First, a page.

Wednesday, June 24, 2015

Summer Reads

It has been dismally hot lately, almost uncharacteristically early (90+ weather in spring, I'm looking at you), which means that most of my indoor free time lately has been spent drinking cool beverages, not moving, and reading as much as possible.  Here are some of the books that have been in rotation lately:

A Dangerous Place by Jacqueline Winspear

Thoughts so far: I really love the main character (Maisie Dobbs), the time period (post-WWI, pre-WWII), and the location (Gibraltar).  It hasn't been easy to figure out where and what Miss Dobb's investigating is leading to, which I think is a good thing so far.  On the other hand, the writing is a little bit lacking and has slowed down for me midway through.  I snuck a peek at some Goodreads reviews of the book, and others agree - but say that the earlier books in the series are much better.  I'm sticking with it, in the hope that it will be worth it in the end and that I'll get the chance to check out some of the earlier books in the series.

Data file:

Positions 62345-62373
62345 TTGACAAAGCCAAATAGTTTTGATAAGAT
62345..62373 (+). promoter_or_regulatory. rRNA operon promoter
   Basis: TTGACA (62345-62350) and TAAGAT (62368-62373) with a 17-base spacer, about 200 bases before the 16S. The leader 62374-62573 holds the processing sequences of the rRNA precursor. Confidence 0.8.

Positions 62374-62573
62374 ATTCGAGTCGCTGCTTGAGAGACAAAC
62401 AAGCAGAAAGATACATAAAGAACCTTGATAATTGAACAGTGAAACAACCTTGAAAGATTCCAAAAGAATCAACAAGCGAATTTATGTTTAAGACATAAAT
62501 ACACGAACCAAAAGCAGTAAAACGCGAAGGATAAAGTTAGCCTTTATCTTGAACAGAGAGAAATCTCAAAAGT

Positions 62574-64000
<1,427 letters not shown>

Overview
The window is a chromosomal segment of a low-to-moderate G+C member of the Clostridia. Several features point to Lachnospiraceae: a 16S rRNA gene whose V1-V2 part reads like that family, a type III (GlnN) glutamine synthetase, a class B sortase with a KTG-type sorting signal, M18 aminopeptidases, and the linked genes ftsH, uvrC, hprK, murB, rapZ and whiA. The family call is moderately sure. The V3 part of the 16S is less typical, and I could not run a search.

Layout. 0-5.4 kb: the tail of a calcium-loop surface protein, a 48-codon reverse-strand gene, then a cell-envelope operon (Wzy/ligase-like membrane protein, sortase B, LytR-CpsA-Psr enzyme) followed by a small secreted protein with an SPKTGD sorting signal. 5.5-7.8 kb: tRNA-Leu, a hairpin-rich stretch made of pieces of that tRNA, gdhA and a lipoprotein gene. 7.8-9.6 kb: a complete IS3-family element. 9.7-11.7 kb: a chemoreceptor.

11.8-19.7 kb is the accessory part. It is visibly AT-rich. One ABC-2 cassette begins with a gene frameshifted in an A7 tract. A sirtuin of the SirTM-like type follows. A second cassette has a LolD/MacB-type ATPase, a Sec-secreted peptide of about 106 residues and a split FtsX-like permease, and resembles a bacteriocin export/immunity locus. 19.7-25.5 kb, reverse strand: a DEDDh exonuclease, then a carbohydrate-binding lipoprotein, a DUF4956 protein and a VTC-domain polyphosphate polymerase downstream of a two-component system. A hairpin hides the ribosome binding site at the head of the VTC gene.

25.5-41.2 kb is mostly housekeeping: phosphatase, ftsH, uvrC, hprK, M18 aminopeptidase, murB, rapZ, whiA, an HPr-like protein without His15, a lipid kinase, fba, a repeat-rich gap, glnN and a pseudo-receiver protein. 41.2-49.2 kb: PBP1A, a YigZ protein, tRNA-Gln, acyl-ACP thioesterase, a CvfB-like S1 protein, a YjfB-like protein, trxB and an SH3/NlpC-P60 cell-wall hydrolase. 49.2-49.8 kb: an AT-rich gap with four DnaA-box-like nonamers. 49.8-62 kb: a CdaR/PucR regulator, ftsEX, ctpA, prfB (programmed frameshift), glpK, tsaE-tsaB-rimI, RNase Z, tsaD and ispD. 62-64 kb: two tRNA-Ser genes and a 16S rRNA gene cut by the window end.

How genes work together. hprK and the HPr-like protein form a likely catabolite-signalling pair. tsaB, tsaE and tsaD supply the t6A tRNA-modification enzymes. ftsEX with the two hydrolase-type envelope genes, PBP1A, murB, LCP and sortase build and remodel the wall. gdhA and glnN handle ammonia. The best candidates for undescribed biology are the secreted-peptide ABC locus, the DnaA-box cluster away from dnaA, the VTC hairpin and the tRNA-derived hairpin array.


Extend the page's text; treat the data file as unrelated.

Wolf Hall by Hilary Mantel

Thoughts so far: I am definitely not knowledgeable about this period of time (in terms of names and places - sorry, History teachers), so it's a bit tricky to keep track of the characters, why they're significant, and what they do.  There's definitely a bunch of re-reading of pages and flipping back to the chart(s) at the beginning of the book.  That said, I don't mind that it's a slower read since the writing is lovely.  The characters are certainly brought to life.

The World On A Plate: 40 Cuisines, 100 Recipes, and the Stories Behind Them by Mina Holland